“When I started, I was just there to help. I was almost anybody’s helper in the office, so I did a little bit of vendors, livestock, marketing and helped with the horse sale,” Kammerer said. “But about five years ago, the person who was overseeing the horse sale left her position. At the time, I was the only one in the office with an ag background and was asked if I could take on the horse sale.”
And take it on she did. Within the past three years, the horse sale went from making $1.2 million, to $1.8 million, to 2022 earning $2.6 million in revenue.
On top of her success in managing the horse sale, Kammerer created the youth show at the BHSS, from the ground up.
“Three years ago, I started a youth show, and each year it just continued to outgrow itself,” Kammerer stated. “We went from a one-day show to a two-day show, then to a three-day show, and it just keeps growing. Two years ago, we added sheep and goats to the mix, and we actually had to move locations on the show this year [because it was so big].”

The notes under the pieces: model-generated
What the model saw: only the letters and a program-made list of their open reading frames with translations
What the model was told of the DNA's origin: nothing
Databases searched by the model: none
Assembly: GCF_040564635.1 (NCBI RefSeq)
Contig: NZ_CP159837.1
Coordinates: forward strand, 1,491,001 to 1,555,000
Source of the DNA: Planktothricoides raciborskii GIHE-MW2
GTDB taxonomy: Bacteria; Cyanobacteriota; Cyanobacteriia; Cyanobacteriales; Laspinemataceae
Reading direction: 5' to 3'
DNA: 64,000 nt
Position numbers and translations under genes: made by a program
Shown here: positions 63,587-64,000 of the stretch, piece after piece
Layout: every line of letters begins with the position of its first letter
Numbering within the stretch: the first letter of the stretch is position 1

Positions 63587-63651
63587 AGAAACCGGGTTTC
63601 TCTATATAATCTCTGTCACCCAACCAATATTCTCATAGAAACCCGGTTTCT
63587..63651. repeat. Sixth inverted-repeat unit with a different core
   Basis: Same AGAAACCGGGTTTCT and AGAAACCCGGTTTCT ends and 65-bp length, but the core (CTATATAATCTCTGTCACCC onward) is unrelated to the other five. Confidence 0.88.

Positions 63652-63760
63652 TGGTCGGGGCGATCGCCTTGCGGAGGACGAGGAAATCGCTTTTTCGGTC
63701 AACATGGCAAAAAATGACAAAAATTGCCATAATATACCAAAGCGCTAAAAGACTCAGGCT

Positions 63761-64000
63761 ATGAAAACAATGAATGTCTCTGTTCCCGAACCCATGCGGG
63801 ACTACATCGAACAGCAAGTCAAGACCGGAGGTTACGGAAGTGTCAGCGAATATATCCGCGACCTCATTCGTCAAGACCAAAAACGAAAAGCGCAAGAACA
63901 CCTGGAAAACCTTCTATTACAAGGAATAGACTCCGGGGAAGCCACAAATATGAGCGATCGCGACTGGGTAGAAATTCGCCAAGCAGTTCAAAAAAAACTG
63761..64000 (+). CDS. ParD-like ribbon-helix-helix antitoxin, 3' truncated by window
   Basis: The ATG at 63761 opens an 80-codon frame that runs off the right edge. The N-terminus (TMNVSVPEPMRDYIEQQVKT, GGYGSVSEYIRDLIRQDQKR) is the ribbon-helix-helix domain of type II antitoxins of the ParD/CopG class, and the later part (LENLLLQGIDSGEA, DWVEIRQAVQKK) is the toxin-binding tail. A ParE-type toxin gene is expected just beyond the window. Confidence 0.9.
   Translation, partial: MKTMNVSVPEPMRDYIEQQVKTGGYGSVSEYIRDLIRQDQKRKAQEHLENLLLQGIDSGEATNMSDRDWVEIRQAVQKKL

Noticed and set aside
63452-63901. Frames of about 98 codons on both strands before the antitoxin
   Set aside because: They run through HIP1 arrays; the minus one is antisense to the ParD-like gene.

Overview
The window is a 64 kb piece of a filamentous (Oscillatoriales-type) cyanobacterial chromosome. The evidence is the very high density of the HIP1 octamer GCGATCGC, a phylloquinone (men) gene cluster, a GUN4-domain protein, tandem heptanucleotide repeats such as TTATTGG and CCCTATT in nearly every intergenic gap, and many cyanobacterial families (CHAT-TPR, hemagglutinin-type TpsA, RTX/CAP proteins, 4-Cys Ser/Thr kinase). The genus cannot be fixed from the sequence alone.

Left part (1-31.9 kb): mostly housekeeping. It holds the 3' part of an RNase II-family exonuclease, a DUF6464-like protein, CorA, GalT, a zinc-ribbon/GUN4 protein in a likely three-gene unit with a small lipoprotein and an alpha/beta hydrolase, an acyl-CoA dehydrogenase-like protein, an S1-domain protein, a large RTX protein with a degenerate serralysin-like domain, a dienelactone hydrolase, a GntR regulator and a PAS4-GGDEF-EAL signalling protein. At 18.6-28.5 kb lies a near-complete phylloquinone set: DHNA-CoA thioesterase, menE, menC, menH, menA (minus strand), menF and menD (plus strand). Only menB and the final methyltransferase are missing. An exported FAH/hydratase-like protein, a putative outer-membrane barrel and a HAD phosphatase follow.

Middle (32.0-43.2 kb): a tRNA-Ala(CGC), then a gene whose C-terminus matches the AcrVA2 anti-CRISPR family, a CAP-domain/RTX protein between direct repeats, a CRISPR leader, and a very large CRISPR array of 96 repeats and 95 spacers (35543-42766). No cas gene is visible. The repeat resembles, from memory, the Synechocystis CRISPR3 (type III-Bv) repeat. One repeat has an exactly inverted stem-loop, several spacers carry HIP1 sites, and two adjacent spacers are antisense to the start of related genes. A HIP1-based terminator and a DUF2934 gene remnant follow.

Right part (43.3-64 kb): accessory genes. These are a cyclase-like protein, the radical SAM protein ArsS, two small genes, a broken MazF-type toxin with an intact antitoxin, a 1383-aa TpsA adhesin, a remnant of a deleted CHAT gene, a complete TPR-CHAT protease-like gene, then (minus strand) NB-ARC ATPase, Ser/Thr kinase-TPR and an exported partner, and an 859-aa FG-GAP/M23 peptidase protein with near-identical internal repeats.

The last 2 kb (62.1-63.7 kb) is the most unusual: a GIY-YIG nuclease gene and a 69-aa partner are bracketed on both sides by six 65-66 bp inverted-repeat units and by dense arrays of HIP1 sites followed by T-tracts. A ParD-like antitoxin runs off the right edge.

Kammerer added seeing the growth of “her baby” [meaning the youth show] along with the connections she made with youth showmen and their families was something she treasures.
Another interesting aspect of her job, according to Kammerer, was planning entertainment during the stock show and state fair.
“Some of the artists are super easygoing, you know, no big deal, whatever. And then the next might have high security and have more restrictions with the audience and their fans. What’s funny is you don’t know what kind of level your favorite artist is at with security,” Kammerer laughed.
She reminisced about how some artists and bands she worked with were relaxed and went with the flow. For example, Kammerer said, Cody Johnson’s band and Old Dominion were both very low key – so low key, she drove them around. “They’re just humans like the rest of us,” Kammerer said, like a true event planner who deals with major celebrities on a regular basis would.